ORLANDO, Fla. – Florida voters cast their ballots against a state amendment Tuesday aimed at getting rid of Florida’s Constitution Revision Commission.
When Florida voters went to the polls, they may have been surprised to see only a handful of constitutional amendments on their ballot. There were only three this year: a big departure from previous elections.
All of the amendments were placed on the ballot by the Florida Legislature, and two of them dealt with taxes, while one of them dealt with abolishing a commission that reviews the constitution. There were no citizen initiatives on the ballot this year.
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While the Amendment 2 may have gotten majority approval from Florida voters, the amendment had to receive at least 60% approval to be passed — a number it fell short of on Election Day.
Here is what Florida Amendment 2 was about.
“Proposing an amendment to the State Constitution to abolish the Constitution Revision Commission, which meets at 20-year intervals and is scheduled to next convene in 2037, as a method of submitting proposed amendments or revisions to the State Constitution to electors of the state for approval. This amendment does not affect the ability to revise or amend the State Constitution through citizen initiative, constitutional convention, the Taxation and Budget Reform Commission, or legislative joint resolution.”
BREAKING IT DOWN
Every 20 years, the Florida Constitution Revision Commission meets to propose provisions to revise all or part of the constitution. It’s one of five ways the Florida Constitution can be changed:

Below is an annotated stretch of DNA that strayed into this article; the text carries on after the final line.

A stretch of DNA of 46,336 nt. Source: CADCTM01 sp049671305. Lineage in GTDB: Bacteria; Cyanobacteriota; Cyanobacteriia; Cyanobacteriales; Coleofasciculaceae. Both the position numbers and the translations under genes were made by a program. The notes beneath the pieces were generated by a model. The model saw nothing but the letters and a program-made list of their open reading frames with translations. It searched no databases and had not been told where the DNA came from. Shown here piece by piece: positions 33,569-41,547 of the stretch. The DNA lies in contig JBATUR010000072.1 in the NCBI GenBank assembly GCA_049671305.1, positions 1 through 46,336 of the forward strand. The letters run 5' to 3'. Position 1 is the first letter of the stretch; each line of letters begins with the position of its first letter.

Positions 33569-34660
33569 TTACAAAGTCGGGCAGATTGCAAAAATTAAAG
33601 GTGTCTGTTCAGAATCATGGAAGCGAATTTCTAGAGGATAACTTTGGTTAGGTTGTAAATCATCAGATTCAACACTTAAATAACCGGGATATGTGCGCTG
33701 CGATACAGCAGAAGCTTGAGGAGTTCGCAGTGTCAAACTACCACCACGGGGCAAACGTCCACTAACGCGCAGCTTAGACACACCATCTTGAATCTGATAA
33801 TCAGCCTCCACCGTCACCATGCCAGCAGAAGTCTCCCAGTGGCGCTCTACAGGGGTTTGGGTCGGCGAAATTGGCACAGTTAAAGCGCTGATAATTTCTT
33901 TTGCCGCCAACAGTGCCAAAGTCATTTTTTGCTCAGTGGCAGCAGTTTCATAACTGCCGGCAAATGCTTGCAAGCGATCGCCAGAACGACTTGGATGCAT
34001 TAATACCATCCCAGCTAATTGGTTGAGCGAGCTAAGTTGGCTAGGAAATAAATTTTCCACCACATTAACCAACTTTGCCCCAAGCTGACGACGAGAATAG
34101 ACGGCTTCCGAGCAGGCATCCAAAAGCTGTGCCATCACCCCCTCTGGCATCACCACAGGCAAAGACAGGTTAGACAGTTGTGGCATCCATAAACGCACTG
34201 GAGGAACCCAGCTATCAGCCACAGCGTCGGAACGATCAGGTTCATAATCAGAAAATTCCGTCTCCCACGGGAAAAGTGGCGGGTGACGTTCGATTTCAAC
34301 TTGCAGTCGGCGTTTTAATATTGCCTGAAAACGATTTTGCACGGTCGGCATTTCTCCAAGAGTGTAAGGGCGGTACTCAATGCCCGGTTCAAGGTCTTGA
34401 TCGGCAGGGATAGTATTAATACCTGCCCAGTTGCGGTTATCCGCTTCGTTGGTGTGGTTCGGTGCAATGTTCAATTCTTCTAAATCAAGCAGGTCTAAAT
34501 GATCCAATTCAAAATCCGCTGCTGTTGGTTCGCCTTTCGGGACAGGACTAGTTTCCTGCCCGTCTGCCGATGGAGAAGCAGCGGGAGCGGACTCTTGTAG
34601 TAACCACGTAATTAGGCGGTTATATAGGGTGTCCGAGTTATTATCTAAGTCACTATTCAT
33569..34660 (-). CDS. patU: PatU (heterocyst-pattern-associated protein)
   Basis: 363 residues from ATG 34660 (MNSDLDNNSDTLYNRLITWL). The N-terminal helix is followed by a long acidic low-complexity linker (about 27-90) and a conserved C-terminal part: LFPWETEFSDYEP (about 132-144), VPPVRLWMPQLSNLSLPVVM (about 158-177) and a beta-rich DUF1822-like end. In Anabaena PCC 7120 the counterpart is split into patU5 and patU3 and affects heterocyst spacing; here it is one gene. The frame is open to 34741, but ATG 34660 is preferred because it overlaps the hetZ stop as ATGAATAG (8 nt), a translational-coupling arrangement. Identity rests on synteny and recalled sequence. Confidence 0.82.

- The state legislature
- Florida Constitution Revision Commission
- Citizen initiative
- A constitutional convention
- Taxation and budget reform commission
This amendment would get rid of the Florida CRC.
The commission is comprised of 37 members, chosen by Florida government leaders, who examine amendment proposals that can be submitted by voters or lawmakers and submit them for placement on the ballot.
In 2018, for instance, the commission put seven amendments on the ballot. The commission came under fire that year because, in some cases, the commission members bundled issues together, such as one amendment that proposed a ban on offshore oil drilling and indoor vaping.
The sponsor of the amendment said commission members did not have accountability.
The League of Women Voters of Florida opposes getting rid of the Florida Constitution Revision Commission, in part because the Florida Legislature has, over the last couple of decades, attempted to restrict how citizens’ initiatives get on the ballot.
“The League believes the Legislature should amend the process so that future Constitution Revision Commissions should have bipartisan appointees and ballot amendments should each address only one issue. Eliminating the Constitution Revision Commission will remove a generational opportunity for citizens to update their constitution. The League opposes any limits on citizens’ abilities to be architects of their own Florida Constitution.”
A “YES” vote on this amendment would have eliminated the Constitution Revision Commission, leaving four ways to amend the Florida Constitution.
A “NO” vote on this amendment left the FL CRC in place.